Kim and Trump deserve a lot of credit for dismissing the naysayers and proceeding apace. There have been, and will continue to be, obstacles of various levels of severity along the road. There may be some more name-calling and saber-rattling. Both leaders will continue to wave their respective flags in the process. But they both have their eyes firmly on the prize. Embracing the middle ground was always the only way this proposition had a reasonable chance of succeeding. Kim and Trump should be given credit for having the temerity to start down this path. If only the media and cynical foreign policy analysts would now get out of the way.

Daniel Wagner is CEO of Country Risk Solutions and author of the new book China Vision.

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  1. In Singapore Trump agreed with the Panmunjon Declaration between ROK and DPRK. The declaration had three numbered main points, each with a list of subitems. The first main point covers inner-Korean relations including economic relations, the second point is about the lowering of military tension, the third is about a peace agreement. The second subitem of the third main point sets out a step by step process of disarmament.

    So normalizing relations comes before denuclearization. A country can’t be expected to disarm when it is threatened. Many people don’t understand that, but Trump apparently does.

  2. Nice to read Daniel Wagner’s piece. It goes along fine until he presents his path forward.
    “A next logical step would be to declare a formal end to the Korean War … to set the stage for … the cessation of the annual military exercises between South Korea and the United States. It would then be incumbent upon Kim to fully account for North Korea’s nuclear arsenal, biological weapon arsenal, and all short-, medium-, and long-range missiles.” It is hard enough to believe that any US Administration would agree with the first two, but it not possible to believe that Kim would agree to give the ‘full account’. No, IMHO just getting through to the end of the Trump era without military action against North Korea is a big enough wish. And I agree with Daniel Wagner that Trump should be given some credit for moving in that direction, and also for sending John Bolton to Mongolia.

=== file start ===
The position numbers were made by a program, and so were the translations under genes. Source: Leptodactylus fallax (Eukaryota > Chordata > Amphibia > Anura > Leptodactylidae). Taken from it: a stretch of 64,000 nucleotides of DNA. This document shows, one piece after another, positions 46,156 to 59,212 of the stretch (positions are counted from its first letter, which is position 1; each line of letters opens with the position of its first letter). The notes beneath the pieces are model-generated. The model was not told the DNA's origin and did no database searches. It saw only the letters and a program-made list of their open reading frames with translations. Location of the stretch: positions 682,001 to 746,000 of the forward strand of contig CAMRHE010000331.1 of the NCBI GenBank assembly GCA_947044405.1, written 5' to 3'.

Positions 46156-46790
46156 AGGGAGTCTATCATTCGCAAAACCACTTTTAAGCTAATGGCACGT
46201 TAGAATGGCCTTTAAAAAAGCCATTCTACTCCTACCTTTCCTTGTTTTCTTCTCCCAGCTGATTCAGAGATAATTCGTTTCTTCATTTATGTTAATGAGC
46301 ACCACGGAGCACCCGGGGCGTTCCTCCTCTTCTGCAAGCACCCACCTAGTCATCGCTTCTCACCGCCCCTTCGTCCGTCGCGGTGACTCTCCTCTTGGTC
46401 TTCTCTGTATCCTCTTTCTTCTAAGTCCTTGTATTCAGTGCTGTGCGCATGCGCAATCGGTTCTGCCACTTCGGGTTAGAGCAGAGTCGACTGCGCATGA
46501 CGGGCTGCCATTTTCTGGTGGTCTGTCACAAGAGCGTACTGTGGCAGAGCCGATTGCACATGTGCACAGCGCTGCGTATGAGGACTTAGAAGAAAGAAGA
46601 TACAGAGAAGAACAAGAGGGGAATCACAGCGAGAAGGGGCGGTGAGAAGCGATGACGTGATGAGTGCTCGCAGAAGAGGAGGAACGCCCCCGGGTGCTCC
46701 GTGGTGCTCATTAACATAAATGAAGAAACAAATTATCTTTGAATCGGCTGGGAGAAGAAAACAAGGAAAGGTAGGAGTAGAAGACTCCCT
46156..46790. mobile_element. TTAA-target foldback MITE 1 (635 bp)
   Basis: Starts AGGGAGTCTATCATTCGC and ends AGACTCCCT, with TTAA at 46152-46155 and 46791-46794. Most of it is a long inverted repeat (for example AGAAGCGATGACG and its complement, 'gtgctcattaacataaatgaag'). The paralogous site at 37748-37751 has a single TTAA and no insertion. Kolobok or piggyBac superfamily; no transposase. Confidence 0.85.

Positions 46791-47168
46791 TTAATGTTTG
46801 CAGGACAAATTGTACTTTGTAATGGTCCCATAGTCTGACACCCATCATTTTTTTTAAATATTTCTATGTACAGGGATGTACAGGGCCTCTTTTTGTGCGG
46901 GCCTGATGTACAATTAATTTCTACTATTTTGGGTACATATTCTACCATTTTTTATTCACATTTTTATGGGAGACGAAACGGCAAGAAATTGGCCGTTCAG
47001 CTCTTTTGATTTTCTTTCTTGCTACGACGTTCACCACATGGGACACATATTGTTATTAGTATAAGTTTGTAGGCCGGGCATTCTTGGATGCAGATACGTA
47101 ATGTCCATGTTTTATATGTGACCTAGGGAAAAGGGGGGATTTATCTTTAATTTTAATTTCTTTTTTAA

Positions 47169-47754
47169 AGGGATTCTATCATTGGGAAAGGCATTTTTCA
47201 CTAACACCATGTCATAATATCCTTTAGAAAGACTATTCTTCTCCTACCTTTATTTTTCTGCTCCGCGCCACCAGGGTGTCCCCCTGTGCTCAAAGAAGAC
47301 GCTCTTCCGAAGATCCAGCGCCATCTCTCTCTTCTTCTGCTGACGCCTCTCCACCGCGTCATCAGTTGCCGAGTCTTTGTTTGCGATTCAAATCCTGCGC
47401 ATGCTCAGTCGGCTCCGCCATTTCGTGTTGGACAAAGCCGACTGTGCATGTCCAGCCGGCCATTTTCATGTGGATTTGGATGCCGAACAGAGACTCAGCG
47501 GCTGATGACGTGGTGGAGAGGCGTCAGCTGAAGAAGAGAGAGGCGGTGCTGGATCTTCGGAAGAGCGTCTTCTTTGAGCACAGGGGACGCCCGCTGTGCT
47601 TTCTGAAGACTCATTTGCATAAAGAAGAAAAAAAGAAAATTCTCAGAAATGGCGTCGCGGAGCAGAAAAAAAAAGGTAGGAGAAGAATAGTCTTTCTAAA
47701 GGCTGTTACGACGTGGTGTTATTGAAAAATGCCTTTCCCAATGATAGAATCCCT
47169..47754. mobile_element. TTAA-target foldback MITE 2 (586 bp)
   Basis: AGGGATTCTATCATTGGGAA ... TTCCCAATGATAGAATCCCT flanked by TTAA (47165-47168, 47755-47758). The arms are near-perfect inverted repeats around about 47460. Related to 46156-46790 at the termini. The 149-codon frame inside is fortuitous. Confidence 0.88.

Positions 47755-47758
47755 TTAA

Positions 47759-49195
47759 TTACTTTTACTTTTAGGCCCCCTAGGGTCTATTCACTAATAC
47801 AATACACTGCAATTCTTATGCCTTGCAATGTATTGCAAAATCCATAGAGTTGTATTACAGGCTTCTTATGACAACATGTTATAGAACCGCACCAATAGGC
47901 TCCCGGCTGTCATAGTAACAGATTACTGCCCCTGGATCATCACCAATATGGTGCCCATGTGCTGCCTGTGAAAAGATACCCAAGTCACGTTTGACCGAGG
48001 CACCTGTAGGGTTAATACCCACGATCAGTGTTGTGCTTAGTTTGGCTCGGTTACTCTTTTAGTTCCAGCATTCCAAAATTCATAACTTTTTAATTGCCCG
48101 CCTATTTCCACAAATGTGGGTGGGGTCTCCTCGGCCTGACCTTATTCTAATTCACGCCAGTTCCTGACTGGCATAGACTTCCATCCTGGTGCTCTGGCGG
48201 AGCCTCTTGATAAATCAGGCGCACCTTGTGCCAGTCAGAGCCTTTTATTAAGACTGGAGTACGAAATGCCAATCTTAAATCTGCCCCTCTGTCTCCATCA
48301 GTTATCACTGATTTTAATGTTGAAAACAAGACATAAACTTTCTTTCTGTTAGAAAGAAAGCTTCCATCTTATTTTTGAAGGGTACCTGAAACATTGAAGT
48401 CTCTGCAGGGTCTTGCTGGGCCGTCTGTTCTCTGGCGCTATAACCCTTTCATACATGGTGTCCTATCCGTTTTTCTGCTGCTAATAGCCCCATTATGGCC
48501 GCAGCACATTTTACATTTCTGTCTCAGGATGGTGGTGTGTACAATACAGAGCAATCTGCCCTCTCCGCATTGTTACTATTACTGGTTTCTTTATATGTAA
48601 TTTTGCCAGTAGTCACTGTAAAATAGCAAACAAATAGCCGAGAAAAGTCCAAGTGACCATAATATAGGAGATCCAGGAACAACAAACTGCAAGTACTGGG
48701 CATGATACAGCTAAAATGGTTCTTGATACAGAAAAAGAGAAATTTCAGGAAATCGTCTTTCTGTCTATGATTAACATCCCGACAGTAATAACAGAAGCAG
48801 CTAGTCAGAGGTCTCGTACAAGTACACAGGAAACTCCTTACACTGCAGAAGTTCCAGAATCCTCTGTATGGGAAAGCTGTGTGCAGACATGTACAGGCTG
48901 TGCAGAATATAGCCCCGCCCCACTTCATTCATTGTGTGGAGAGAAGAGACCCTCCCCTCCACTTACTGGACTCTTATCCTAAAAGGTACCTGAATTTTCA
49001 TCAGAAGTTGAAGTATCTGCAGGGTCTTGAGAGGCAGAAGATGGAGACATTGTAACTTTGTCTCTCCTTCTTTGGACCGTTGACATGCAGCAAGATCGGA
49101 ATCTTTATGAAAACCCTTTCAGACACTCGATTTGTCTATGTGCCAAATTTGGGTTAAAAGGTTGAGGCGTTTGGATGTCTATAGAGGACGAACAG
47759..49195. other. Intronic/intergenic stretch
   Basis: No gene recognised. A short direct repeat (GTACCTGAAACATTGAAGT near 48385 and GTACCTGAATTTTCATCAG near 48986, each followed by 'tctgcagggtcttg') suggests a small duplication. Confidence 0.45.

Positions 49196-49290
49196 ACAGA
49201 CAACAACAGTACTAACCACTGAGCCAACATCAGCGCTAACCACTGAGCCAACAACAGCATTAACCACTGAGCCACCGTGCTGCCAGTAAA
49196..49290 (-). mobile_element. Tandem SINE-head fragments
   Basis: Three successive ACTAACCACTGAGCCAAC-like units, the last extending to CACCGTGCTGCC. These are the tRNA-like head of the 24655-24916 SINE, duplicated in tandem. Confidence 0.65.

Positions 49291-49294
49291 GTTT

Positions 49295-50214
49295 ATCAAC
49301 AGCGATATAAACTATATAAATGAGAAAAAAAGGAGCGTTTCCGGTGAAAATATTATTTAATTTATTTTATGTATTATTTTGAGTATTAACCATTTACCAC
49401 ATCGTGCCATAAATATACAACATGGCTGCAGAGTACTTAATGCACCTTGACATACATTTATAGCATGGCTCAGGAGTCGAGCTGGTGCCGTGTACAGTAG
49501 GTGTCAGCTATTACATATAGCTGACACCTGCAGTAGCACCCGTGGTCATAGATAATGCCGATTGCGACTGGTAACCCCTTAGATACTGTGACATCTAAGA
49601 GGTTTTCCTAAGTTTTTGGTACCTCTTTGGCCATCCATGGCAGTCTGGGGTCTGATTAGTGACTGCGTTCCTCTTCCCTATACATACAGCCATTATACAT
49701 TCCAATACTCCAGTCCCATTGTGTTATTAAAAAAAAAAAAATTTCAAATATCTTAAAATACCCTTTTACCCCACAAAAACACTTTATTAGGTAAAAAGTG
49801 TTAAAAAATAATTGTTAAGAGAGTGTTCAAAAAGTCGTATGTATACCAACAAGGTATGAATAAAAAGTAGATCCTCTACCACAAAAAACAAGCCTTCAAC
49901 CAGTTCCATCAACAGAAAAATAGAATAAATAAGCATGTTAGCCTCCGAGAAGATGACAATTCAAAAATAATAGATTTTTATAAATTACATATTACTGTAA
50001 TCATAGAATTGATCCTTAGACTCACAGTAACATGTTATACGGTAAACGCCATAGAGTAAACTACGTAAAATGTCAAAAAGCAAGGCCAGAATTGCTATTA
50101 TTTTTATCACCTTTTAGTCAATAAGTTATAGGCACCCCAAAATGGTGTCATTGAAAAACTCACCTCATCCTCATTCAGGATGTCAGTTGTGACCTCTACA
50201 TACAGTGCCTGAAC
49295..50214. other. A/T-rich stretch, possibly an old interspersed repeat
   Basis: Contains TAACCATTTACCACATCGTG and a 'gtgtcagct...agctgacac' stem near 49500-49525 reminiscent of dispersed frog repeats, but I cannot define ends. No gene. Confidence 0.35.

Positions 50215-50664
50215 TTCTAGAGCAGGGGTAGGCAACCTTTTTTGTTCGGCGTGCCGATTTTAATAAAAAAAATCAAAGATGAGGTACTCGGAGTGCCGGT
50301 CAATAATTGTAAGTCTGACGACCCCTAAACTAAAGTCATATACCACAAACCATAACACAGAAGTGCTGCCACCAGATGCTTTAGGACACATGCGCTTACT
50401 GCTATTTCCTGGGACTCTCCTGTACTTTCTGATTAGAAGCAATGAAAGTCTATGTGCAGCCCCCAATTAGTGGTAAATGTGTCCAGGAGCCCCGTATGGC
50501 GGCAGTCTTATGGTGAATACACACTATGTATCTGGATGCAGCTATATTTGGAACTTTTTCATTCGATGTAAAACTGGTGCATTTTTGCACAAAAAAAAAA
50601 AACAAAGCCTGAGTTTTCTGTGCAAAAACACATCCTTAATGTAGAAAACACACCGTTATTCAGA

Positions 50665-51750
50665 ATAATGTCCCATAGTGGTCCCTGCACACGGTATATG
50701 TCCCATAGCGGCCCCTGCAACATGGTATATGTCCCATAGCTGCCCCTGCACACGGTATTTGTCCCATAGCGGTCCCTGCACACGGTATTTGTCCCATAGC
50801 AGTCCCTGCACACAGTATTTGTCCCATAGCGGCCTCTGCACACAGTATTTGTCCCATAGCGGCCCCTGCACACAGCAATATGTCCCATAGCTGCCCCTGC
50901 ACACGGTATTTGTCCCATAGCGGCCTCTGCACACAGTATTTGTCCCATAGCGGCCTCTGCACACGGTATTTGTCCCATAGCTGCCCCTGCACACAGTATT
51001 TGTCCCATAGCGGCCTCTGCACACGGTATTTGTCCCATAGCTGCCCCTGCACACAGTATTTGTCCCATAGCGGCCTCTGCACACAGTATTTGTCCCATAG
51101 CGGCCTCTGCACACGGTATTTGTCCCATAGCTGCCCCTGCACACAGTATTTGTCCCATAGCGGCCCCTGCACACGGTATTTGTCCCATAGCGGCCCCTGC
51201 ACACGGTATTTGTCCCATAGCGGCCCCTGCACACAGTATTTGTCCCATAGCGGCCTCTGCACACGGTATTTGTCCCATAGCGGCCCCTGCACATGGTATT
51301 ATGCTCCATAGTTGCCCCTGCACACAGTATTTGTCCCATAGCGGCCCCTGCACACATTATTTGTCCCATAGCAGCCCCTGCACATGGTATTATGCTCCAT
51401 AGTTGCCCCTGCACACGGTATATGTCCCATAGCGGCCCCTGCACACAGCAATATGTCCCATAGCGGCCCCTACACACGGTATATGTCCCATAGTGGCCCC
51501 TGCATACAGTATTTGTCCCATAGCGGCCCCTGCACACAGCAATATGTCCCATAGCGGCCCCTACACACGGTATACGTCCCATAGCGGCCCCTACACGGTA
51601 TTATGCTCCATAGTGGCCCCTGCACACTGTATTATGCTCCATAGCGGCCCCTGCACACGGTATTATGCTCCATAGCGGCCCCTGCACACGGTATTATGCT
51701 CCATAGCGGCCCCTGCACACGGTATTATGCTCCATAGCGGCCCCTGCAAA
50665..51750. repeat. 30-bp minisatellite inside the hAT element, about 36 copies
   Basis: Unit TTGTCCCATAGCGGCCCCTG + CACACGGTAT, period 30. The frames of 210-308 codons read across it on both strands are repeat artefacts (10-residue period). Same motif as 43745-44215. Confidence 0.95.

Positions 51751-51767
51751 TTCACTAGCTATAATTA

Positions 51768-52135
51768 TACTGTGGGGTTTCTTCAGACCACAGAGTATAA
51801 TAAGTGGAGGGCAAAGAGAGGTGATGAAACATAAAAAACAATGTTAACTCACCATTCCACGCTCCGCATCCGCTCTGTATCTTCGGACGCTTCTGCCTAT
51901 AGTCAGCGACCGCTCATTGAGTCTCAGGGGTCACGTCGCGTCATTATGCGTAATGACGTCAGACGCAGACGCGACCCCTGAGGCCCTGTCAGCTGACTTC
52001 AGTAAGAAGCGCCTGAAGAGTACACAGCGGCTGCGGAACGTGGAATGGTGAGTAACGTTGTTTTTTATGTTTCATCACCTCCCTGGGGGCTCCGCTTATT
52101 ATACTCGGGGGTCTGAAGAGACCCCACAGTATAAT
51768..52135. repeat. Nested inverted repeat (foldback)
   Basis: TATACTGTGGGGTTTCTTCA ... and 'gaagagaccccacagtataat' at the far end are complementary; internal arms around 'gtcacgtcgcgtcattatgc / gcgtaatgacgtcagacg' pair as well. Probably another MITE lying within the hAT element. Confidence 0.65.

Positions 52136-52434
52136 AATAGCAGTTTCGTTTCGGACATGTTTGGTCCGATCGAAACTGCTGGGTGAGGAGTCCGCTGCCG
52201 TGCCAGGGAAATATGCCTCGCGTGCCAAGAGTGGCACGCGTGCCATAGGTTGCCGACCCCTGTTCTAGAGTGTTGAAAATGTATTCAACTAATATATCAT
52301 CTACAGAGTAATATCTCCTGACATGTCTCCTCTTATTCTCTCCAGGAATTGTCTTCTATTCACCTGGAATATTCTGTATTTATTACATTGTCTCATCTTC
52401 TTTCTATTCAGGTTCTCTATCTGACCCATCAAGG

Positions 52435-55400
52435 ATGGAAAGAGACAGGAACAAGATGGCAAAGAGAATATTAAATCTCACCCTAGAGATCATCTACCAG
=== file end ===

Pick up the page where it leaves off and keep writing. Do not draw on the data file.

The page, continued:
3. To me, not, but… I think what’s illustrative here is that only NUCLEAR countries have the respect by such a limited President of USA. Irán is therefore right to go nuclear… This is the sad conclusion…


    Nuclear weapons will be used, I imagine, in this new age of barbarism that the Western Civilization – the global source of instability – has ushered us into, and then the limits of their usefulness will become apparent.

    Brazil and Argentina will become nuclear armed as this age of barbarism takes hold.

  5. José Raymond Herrera,
    ‘Despair not, for a new day will come’ — or something like that. Or maybe, ‘Trump is not forever’!
    No, Iran would not be “right to go nuclear.” President Trump has said Iran ‘will never get a nuclear weapon’ and means it. If he is still in command, he will launch a destructive attack on Iran’s nuclear facilities if Iran is found to be working toward a nuclear weapon. And you can bet that Israel would find that out.
    Iran’s leaders know the US well enough to understand that. Back when Saddam Hussain had Iraq working on nuclear weapons, it apparently made sense for Iran to counter that with its own program. But today, it does not make any sense.
    So, Iran is now trying to use the’ leverage’ from its nuclear activities to break through the US’s strangling sanctions. Whether that will work, we have to wait and see.